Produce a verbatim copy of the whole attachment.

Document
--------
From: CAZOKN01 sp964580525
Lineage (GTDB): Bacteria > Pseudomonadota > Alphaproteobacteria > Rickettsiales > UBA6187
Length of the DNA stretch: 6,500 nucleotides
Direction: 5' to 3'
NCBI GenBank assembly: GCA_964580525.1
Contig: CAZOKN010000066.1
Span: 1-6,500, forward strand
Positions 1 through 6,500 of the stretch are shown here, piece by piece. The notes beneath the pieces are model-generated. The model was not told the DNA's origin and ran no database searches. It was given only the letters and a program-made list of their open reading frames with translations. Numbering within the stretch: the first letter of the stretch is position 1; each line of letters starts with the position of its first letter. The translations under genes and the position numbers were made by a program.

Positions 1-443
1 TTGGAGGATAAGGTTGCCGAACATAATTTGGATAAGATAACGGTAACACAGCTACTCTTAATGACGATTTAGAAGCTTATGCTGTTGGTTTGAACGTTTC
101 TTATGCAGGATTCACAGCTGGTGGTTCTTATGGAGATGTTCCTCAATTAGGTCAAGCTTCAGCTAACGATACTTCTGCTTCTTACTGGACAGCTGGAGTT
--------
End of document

From: CAZOKN01 sp964580525
Lineage (GTDB): Bacteria > Pseudomonadota > Alphaproteobacteria > Rickettsiales > UBA6187
Length of the DNA stretch: 6,500 nucleotides
Direction: 5' to 3'
NCBI GenBank assembly: GCA_964580525.1
Contig: CAZOKN010000066.1
Span: 1-6,500, forward strand
Positions 1 through 6,500 of the stretch are shown here, piece by piece. The notes beneath the pieces are model-generated. The model was not told the DNA's origin and ran no database searches. It was given only the letters and a program-made list of their open reading frames with translations. Numbering within the stretch: the first letter of the stretch is position 1; each line of letters starts with the position of its first letter. The translations under genes and the position numbers were made by a program.

Positions 1-443
1 TTGGAGGATAAGGTTGCCGAACATAATTTGGATAAGATAACGGTAACACAGCTACTCTTAATGACGATTTAGAAGCTTATGCTGTTGGTTTGAACGTTTC
101 TTATGCAGGATTCACAGCTGGTGGTTCTTATGGAGATGTTCCTCAATTAGGTCAAGCTTCAGCTAACGATACTTCTGCTTCTTACTGGACAGCTGGAGTT